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The apartment boom continues

    Tuesday the Census Bureau released its quarterly report on homeownership.  While the bulk of the commentary focused on the homeownership rate, and price of housing, I would like to focus on apartment rentals. The share of apartment building compared to single family home construction has jumped since the last recession, partly due to the swelling demographic of Millennials entering the market, and partly due to nearly-stagnant wages.

    Rental vaca ncies were at a new record low in the 2nd quarter of 2015.  This is the flip side of the 20-year low in homeownership rates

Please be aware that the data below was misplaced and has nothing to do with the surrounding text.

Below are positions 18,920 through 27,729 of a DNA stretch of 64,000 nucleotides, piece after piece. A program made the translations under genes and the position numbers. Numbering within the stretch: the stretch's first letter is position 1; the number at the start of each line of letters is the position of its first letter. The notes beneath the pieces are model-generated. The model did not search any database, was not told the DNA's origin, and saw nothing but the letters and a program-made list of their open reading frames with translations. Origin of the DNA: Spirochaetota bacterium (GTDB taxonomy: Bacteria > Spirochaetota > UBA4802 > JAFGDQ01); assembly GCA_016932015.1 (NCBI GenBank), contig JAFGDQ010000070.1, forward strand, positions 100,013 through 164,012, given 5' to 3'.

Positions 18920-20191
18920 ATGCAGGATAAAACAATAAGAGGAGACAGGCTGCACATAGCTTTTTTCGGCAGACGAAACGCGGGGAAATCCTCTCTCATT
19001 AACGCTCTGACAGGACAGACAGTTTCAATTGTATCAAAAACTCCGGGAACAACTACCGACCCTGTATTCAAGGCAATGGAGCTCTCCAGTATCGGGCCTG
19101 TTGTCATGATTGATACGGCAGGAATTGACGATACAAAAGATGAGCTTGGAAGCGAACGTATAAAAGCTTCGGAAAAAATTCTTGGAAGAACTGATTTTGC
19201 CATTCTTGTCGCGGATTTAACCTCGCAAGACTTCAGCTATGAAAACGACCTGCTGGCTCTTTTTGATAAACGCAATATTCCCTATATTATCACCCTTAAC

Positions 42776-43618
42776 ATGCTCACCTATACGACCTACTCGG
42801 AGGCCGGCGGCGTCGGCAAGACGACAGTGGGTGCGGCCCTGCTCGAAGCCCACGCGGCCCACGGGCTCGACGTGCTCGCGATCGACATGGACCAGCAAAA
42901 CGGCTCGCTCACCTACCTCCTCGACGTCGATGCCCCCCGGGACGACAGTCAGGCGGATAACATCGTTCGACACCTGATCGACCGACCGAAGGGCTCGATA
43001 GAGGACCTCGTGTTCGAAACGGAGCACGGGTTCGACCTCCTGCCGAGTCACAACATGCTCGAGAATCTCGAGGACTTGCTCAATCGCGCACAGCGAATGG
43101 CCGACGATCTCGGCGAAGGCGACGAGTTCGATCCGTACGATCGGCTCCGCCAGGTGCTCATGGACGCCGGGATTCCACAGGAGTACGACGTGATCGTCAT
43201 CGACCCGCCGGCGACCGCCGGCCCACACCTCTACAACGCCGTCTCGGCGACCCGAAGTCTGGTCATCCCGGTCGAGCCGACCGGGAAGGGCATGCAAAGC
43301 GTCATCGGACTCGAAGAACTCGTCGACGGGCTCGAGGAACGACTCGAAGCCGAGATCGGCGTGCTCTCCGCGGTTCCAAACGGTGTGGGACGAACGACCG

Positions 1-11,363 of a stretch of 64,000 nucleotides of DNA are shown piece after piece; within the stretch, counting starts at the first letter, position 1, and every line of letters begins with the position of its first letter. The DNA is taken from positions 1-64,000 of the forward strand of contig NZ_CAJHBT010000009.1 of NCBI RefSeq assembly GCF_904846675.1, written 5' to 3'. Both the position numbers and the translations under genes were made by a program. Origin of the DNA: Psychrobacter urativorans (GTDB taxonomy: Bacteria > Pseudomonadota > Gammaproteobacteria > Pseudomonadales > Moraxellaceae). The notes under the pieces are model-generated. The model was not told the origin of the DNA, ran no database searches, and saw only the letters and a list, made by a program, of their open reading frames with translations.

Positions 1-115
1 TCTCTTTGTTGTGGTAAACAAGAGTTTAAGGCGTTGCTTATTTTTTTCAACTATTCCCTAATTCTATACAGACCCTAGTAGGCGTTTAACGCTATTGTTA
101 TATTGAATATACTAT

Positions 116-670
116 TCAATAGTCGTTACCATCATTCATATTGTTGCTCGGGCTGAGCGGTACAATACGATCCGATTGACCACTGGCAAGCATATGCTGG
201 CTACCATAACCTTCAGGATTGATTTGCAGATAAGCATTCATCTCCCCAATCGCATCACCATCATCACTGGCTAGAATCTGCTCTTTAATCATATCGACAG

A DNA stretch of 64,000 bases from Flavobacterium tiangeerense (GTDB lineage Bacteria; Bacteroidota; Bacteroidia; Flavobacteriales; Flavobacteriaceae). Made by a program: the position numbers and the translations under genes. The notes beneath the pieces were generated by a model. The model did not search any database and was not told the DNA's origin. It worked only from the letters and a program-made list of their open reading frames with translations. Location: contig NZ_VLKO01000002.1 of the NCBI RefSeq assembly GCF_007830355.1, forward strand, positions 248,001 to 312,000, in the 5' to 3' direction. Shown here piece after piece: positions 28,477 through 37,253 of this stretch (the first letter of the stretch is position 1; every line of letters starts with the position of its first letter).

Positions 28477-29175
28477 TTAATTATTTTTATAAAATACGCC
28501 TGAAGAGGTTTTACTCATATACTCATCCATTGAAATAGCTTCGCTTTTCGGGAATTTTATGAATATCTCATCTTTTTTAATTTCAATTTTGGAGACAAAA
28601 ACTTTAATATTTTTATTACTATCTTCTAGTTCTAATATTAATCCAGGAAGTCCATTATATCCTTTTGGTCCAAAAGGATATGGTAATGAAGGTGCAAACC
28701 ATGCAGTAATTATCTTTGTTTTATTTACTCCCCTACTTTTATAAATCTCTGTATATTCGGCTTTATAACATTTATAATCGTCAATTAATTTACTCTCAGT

Unsurprisingly, in nominal terms, the median asking rent has been rising to new records in the last several years But that doesn't tell us what has been going on in real terms.  To do that, we should adjust for inflation, or alternatively by wages.  That is what I have done in the chart below.  It shows nominal asking rents vs. median weekly wages as compiled by the BLS.  It shows that real rents declined in the 1990s as wages increased, soared in the 2000 - 2009 period, and had remained below that peak ever since -- until the first quarter of this yearthis year, for the first time in history, the median asking rent equaled the entire weekly earnings of the median worker. Even worse, the median wage of all workers does not quite accurately capture the median wage of renters, since they tend to be from lower income groups.  And as the graph below compiled by the Employment Law Project from last August shows, the median real wage of the 4th and 5th quintile as of then had declined more than the median real wage of workers overall compared with their 2009 peak

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